Re: Lowering your car in order to increase fuel economy
This trip started OK but I began to get concerned when I was dropping below my target FE at the various milestones on my route. I was downright pissed when my IGN off coasts were ending way too early. I almost pulled over to check if I had a low tire. But when I got to work I checked weather.com and found that my normal 9MPH tailwind had turned into a 6MPH headwind today. Not bad results considering a net 15MPH increase in wind speed.
- 3/8/06 Morning Commute: 26F, Dry roads, 6 MPH head wind, engine on 70% of distance, 54.29 MPG
- Closest matching pre drop data:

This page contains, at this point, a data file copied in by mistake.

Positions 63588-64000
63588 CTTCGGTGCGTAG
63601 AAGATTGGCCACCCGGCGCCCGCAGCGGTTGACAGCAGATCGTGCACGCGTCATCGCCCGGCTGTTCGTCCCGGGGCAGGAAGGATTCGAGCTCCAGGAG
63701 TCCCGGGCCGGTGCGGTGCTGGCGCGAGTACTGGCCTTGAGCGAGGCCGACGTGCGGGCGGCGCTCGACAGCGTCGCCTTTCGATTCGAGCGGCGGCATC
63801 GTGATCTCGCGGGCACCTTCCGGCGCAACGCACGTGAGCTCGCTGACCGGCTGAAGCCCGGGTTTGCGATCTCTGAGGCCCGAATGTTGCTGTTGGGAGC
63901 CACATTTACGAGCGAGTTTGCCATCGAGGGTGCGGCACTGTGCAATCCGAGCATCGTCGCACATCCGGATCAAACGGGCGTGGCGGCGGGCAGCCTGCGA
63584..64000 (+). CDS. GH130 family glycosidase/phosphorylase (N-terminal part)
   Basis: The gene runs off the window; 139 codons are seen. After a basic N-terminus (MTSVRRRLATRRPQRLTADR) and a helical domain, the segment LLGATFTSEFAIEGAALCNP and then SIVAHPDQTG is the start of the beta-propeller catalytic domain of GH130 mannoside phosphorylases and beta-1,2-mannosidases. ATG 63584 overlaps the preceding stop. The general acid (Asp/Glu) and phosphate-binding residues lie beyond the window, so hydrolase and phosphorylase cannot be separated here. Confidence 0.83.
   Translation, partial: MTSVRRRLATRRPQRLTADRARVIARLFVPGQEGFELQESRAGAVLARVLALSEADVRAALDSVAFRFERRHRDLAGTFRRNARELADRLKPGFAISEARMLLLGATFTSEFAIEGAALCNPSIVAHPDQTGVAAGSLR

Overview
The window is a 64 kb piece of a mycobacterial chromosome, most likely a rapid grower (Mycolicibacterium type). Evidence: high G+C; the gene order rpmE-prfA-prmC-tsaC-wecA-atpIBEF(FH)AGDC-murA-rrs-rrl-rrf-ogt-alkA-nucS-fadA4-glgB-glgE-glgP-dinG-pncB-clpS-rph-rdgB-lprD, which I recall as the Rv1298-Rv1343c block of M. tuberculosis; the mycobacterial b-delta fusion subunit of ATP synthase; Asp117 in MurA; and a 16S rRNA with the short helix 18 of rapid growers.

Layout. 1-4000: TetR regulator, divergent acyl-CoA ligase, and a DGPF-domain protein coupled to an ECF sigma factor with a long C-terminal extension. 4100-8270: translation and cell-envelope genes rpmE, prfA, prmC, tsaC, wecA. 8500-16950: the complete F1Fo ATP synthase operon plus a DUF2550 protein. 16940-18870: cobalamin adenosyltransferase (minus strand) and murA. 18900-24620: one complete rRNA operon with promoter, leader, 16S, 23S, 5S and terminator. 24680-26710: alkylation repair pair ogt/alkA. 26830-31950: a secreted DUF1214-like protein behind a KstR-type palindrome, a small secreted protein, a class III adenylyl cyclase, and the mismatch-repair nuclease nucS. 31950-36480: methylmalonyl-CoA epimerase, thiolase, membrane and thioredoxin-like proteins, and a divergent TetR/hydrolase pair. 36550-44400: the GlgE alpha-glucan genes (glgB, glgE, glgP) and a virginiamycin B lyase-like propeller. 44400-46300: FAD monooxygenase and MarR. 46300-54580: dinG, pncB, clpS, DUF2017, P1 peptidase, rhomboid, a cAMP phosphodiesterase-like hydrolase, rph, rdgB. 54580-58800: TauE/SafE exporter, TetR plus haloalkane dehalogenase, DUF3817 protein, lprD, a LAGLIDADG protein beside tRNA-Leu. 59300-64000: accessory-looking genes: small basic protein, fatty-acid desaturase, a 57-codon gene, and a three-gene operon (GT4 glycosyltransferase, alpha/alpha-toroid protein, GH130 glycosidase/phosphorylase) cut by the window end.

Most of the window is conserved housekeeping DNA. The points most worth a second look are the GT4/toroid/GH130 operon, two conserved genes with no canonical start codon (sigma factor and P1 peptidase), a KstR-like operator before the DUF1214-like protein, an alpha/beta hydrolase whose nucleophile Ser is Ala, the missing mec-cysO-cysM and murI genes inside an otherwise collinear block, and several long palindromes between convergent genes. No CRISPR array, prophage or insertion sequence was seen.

3/1/06 Morning Commute, 28F, Dry roads, 9 MPH tail wind, engine on 69% of distance, 55.00 MPG
- Current Tank FE as measured by SuperMID
447 miles, 51.80 MPG
It's amazing to me how much you use wind to your advantage. Wind is never that consistent here, or if it is I never notice it.
During the winter here the prevailing winds are usually from the North. So most of my drive to work has a tailwind but its payback time on the evening commute. That is part of the reason why my FE differs on each leg. Other reasons are more traffic on the evening drive and +200 ft elevation difference.
Also be aware that when I say tailwind/headwind, that doesn't mean a perfect tailwind/headwind. It means that the wind usually at my back/front as my route changes direction several times. As the crow flies I drive SSW in the morning and NNW in the evening.
During the spring, summer and fall, the winds are more variable in direction and speed.